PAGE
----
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Old 11-03-2008, 06:45 PM   #11
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Do you leave the corny lid in when you boil? Are the dip tube ports providing enough of a vent for exhaust? One Idea I had was to get a single chromed out header for a car and attach it to the side of the corny. That'd redirect the exhaust and be bitchin' all at the same time.
What I did was I had the corny lid in the hole but it was hanging there and off to one side. I could move it around to vent it more or less.

I have cut 2 inches off the bottom of the corny now to get more air to the fire but have not played with it to see if it worked.

The plan was to do a 25 gallon batch of BM's Centennial Blonde this past weekend but my founds ran short so I pushed it back a few more weeks. Maybe by the end of the month.

As for the rate of flow I'm fine with it. But I think that if I can get a better (read more) heat out of the full flow it would be a lot easier to control the temp with just changing the flame.

My idea is I would run the water thru this and into my HLT where I can make adjustments as needed.
Once I get a pump I plan to use this to help get things to a boil faster also. Could even use it (with light flame) to do step mashes and mashouts.


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Old 11-03-2008, 08:10 PM   #12
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So did you have an all rubber top, or just a corny with a single handle? I don't have a mapp torch, but I do have a propane one for plumbing...think I could melt the rubber that way?

As to valves for control, I'd be careful about putting one on the out....you don't want the potential to build pressure in the system unless you want steam burns, etc.

Good info on keeping room on the bottom....I figured the burner had an adjustable orifice for intake, but I guess that's not enough.

I am so stoked to do this. I'm thinking about mounting the thing to a diamond plate base and putting it on the bottom shelf of my new rig. If I can find some cheap chromed exhaust tubing, I might even use that for intake/exhaust...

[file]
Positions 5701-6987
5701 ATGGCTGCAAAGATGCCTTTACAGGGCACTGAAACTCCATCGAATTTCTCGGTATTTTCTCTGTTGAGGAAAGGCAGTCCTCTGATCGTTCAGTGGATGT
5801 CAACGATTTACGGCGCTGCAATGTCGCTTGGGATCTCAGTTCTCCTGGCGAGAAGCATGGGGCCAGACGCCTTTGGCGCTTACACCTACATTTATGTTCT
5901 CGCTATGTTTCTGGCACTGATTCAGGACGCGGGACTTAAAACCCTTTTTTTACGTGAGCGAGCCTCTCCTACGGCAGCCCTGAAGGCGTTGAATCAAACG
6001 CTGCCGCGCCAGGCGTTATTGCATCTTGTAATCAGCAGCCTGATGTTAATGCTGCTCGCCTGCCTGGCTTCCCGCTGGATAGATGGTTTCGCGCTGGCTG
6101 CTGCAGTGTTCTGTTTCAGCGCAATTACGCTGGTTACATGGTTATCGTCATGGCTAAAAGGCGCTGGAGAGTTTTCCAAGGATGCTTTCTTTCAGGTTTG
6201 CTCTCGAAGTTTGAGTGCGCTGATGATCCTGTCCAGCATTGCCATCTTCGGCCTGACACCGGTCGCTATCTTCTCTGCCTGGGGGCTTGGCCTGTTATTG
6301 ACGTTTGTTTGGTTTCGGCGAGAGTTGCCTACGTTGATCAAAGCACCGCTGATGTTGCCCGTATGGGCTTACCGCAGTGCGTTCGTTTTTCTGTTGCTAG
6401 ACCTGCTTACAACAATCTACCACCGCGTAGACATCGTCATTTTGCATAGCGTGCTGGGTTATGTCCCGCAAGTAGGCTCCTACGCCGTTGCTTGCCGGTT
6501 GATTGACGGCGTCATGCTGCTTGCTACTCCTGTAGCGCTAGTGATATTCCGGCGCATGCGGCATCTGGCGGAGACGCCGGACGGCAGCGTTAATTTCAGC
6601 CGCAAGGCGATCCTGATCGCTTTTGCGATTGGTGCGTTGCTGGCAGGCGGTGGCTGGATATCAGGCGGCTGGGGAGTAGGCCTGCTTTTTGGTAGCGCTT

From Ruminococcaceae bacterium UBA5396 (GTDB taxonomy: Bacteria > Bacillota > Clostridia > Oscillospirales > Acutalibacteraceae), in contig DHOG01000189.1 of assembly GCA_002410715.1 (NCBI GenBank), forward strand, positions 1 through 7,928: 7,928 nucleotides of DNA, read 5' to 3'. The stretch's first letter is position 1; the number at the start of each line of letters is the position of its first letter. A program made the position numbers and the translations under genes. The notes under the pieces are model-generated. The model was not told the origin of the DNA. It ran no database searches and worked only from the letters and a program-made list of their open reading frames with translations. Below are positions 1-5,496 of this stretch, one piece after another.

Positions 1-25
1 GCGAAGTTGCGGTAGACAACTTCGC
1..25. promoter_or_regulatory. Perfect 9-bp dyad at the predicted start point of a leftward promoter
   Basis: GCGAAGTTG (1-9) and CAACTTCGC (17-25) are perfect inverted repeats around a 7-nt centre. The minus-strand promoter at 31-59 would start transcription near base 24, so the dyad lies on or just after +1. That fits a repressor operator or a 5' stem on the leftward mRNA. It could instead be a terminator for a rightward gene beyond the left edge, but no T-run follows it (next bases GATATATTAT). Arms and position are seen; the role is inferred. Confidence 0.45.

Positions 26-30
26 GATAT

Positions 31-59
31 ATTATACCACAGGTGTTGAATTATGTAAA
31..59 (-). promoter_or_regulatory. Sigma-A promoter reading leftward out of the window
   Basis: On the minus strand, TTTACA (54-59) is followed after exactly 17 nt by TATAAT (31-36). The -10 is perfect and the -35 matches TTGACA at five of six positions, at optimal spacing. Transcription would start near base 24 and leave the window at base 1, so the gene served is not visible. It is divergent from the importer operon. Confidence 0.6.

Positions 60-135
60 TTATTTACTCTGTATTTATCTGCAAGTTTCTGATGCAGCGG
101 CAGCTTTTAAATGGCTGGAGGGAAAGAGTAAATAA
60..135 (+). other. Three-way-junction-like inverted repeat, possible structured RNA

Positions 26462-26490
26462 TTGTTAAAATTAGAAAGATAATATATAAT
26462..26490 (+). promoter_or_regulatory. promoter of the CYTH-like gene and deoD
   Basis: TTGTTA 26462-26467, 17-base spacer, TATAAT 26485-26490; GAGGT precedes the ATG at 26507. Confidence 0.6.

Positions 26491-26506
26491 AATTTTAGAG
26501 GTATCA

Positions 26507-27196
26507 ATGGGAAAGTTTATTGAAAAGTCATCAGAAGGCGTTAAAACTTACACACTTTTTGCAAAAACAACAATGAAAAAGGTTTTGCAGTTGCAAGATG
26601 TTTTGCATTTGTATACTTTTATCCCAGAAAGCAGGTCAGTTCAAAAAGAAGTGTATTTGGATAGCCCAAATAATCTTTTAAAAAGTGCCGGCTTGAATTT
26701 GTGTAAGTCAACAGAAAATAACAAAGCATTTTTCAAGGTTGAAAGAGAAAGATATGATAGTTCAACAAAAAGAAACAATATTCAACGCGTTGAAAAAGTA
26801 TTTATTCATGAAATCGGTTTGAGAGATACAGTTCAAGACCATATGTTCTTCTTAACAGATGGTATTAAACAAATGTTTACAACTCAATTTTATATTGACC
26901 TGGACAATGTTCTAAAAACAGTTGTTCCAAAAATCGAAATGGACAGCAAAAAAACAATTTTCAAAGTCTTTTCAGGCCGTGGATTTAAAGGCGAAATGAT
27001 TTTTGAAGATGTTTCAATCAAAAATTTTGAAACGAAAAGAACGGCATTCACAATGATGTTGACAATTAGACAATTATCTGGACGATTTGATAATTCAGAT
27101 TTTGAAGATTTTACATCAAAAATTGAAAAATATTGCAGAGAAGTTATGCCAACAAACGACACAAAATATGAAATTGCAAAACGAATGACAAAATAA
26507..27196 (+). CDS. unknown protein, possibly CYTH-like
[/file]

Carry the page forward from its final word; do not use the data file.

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Old 11-03-2008, 08:49 PM   #13
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So did you have an all rubber top, or just a corny with a single handle? I don't have a mapp torch, but I do have a propane one for plumbing...think I could melt the rubber that way?

As to valves for control, I'd be careful about putting one on the out....you don't want the potential to build pressure in the system unless you want steam burns, etc.

Good info on keeping room on the bottom....I figured the burner had an adjustable orifice for intake, but I guess that's not enough.

I am so stoked to do this. I'm thinking about mounting the thing to a diamond plate base and putting it on the bottom shelf of my new rig. If I can find some cheap chromed exhaust tubing, I might even use that for intake/exhaust...

Mine had the rubber top. Used the mapp gas to heat it and a regular screwdriver to pry it off. Then I used the toruch to burn off the rest. Then I sand blasted it to get it looking better.

As it was the burner did not change from half to full open and the flame was nothing like it was with nothing on it. So I know it was not getting enough air.


I really think this will make a brew day a lot faster, even more so once I get a pump.
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Old 11-05-2008, 01:57 AM   #14
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I'd just like to say...there is NOT enough discussion about such an awesome piece of equipment. C'mon guys....we're on the verge of going sub 4 hours on an all-grain brew!